Last year we managed to ring and darvic 22 birds over the course of four days throughout April and May, with the first visit being on the 16th April and the last being on the 17th May. Out of the 22 birds ringed last year we’ve had two sightings, which is much in line with the national reporting rate of 11%. The first bird was seen briefly locally however the second was seen at Nosterfield Nature Reserve, nr Ripon on the 16th August, three months after being ringed in our heronry.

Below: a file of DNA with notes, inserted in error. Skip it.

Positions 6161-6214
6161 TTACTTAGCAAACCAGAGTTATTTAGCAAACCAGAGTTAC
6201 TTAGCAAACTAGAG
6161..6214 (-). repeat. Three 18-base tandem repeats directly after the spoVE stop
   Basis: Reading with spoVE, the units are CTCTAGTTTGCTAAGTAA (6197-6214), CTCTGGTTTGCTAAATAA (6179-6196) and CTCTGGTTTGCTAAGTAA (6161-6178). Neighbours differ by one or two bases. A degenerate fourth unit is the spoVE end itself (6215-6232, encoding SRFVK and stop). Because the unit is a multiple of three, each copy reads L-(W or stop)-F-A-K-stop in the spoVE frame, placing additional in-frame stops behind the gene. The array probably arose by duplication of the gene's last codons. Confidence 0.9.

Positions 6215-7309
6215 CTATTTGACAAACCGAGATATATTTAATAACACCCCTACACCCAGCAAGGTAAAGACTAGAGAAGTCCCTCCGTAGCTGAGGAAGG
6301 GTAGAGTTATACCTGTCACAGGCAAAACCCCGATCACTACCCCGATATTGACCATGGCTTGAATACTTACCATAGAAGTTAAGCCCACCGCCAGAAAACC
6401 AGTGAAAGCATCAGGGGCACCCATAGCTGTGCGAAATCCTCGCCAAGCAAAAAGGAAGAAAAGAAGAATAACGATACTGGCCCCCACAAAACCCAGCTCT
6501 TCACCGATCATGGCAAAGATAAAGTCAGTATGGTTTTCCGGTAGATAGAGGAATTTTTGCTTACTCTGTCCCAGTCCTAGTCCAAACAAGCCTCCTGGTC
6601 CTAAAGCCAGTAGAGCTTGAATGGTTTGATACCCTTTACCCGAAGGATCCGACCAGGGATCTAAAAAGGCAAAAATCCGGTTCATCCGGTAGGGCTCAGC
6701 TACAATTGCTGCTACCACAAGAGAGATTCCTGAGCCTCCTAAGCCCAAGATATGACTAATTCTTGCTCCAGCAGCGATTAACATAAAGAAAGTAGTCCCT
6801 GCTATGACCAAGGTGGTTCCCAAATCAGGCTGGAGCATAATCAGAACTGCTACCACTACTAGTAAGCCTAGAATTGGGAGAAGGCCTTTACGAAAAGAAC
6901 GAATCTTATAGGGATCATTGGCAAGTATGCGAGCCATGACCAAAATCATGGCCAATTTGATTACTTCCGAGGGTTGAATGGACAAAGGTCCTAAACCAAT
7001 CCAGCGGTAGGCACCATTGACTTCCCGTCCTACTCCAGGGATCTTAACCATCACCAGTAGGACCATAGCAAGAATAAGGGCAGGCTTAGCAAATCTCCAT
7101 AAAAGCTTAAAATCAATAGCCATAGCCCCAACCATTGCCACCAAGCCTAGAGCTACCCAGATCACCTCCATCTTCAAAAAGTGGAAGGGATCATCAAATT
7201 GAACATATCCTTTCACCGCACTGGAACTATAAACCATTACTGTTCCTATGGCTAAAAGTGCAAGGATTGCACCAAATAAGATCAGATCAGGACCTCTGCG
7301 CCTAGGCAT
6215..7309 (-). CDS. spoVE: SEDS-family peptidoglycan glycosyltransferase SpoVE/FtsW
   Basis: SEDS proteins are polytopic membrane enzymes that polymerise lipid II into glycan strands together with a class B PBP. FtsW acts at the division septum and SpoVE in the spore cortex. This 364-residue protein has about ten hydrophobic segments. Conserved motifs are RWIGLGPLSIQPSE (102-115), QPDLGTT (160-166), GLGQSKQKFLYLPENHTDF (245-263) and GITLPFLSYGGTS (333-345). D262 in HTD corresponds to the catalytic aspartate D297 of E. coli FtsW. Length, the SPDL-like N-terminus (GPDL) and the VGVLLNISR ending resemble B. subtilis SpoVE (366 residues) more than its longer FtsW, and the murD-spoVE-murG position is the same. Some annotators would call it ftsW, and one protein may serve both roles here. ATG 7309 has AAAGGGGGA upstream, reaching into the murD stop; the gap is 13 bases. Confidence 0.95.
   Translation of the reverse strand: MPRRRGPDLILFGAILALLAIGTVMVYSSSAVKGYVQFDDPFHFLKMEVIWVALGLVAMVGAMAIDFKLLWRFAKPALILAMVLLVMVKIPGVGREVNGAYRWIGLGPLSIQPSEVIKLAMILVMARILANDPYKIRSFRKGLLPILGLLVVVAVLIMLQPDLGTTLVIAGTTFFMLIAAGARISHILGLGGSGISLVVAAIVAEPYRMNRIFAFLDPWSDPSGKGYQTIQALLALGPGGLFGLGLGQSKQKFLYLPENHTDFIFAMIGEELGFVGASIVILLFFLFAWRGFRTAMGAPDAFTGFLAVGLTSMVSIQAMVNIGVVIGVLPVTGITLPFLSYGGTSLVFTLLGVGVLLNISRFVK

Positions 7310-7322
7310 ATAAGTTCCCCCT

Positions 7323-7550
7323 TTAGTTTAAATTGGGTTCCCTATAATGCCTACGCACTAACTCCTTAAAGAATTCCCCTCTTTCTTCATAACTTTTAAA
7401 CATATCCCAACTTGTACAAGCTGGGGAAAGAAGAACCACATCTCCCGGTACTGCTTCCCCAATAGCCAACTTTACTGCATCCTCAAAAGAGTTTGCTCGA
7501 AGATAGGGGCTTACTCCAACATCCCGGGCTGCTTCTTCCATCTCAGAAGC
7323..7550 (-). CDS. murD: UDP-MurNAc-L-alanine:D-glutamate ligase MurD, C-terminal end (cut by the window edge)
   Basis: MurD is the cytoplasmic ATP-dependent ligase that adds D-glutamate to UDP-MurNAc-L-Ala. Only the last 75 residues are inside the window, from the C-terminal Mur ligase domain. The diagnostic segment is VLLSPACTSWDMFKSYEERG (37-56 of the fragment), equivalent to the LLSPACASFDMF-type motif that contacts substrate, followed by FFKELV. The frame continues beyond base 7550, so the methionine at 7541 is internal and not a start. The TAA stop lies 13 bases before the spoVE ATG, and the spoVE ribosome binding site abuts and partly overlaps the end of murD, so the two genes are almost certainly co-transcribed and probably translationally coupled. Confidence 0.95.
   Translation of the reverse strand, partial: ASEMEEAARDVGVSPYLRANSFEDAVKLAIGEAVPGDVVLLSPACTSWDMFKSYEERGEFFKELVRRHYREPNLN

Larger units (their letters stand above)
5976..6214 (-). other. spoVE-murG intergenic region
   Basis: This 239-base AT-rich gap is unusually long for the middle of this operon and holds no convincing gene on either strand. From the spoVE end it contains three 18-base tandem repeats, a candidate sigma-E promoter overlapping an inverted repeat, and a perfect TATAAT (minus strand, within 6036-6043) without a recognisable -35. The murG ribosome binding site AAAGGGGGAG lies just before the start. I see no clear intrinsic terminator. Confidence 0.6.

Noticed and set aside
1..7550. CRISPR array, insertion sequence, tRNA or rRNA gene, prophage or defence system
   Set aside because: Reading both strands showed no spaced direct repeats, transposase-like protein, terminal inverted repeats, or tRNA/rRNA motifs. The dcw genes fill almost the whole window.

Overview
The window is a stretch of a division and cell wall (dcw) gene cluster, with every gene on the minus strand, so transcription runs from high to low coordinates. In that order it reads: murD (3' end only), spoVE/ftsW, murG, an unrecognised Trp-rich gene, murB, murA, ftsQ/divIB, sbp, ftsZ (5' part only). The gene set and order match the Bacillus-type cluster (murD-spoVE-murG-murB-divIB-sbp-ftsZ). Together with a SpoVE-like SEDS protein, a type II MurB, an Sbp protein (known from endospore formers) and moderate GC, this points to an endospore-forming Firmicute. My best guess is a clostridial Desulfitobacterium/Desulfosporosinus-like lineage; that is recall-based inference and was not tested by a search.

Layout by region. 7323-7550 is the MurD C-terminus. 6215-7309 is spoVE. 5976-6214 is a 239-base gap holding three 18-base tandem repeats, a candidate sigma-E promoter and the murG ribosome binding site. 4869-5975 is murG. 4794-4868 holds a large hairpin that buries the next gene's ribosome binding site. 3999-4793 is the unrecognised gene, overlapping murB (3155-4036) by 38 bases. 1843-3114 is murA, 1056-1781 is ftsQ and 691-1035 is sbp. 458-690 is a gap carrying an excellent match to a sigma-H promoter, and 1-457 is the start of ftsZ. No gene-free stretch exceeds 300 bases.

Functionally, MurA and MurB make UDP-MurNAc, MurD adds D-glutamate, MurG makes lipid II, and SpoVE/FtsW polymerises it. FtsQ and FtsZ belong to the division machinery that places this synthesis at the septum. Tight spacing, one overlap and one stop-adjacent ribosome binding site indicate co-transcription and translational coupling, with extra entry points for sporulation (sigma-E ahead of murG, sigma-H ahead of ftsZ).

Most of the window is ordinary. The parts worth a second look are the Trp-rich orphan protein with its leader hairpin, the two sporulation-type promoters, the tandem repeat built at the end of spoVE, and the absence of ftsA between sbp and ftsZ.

Foreign recoveries from birds ringed in Britain only make up 3% of the total with the most being in France, and prior to 1940 the proportion of recoveries in foreign countries has declined from 12% to 2% in the 1990’s but the reasons remain unknown as to why. Despite herons being relatively common and widespread there are gaps in our knowledge of heron movements, including the movement during the year of adult birds and the apparent population shift towards coastal areas in the winter as suggested by counts. The national data does however suggest that general dispersal movements occur over the first five months of life, later returning to the natal site to breed, which fits with what we suspected was happening in the valley.